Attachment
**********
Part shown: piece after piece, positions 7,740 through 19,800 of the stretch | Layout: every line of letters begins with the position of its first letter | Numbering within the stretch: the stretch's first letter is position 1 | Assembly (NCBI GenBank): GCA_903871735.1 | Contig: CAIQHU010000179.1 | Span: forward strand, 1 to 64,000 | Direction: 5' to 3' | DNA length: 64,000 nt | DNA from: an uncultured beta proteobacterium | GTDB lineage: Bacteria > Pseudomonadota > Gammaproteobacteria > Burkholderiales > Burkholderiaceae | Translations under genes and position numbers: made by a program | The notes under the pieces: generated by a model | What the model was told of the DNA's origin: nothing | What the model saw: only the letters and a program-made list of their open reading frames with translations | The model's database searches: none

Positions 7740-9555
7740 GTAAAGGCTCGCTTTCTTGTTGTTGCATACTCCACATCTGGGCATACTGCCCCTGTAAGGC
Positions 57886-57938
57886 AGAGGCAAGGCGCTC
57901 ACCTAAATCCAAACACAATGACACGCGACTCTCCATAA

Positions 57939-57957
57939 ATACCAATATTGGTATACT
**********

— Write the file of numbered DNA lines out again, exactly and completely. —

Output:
Part shown: piece after piece, positions 7,740 through 19,800 of the stretch | Layout: every line of letters begins with the position of its first letter | Numbering within the stretch: the stretch's first letter is position 1 | Assembly (NCBI GenBank): GCA_903871735.1 | Contig: CAIQHU010000179.1 | Span: forward strand, 1 to 64,000 | Direction: 5' to 3' | DNA length: 64,000 nt | DNA from: an uncultured beta proteobacterium | GTDB lineage: Bacteria > Pseudomonadota > Gammaproteobacteria > Burkholderiales > Burkholderiaceae | Translations under genes and position numbers: made by a program | The notes under the pieces: generated by a model | What the model was told of the DNA's origin: nothing | What the model saw: only the letters and a program-made list of their open reading frames with translations | The model's database searches: none

Positions 7740-9555
7740 GTAAAGGCTCGCTTTCTTGTTGTTGCATACTCCACATCTGGGCATACTGCCCCTGTAAGGC
Positions 57886-57938
57886 AGAGGCAAGGCGCTC
57901 ACCTAAATCCAAACACAATGACACGCGACTCTCCATAA

Positions 57939-57957
57939 ATACCAATATTGGTATACT